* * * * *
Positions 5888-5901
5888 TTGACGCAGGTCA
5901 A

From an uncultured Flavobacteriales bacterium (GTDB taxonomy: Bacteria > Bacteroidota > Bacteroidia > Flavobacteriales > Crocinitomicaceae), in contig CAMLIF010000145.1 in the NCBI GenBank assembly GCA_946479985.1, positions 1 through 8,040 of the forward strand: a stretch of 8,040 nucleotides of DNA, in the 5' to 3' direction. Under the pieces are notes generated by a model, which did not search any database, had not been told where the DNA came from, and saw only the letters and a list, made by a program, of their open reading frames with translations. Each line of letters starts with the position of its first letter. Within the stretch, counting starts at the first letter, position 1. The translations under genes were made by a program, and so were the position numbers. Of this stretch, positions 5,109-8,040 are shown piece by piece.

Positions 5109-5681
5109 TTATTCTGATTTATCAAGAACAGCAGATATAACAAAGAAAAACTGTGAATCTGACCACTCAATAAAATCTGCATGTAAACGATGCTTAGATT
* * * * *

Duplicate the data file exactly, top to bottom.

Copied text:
Positions 5888-5901
5888 TTGACGCAGGTCA
5901 A

From an uncultured Flavobacteriales bacterium (GTDB taxonomy: Bacteria > Bacteroidota > Bacteroidia > Flavobacteriales > Crocinitomicaceae), in contig CAMLIF010000145.1 in the NCBI GenBank assembly GCA_946479985.1, positions 1 through 8,040 of the forward strand: a stretch of 8,040 nucleotides of DNA, in the 5' to 3' direction. Under the pieces are notes generated by a model, which did not search any database, had not been told where the DNA came from, and saw only the letters and a list, made by a program, of their open reading frames with translations. Each line of letters starts with the position of its first letter. Within the stretch, counting starts at the first letter, position 1. The translations under genes were made by a program, and so were the position numbers. Of this stretch, positions 5,109-8,040 are shown piece by piece.

Positions 5109-5681
5109 TTATTCTGATTTATCAAGAACAGCAGATATAACAAAGAAAAACTGTGAATCTGACCACTCAATAAAATCTGCATGTAAACGATGCTTAGATT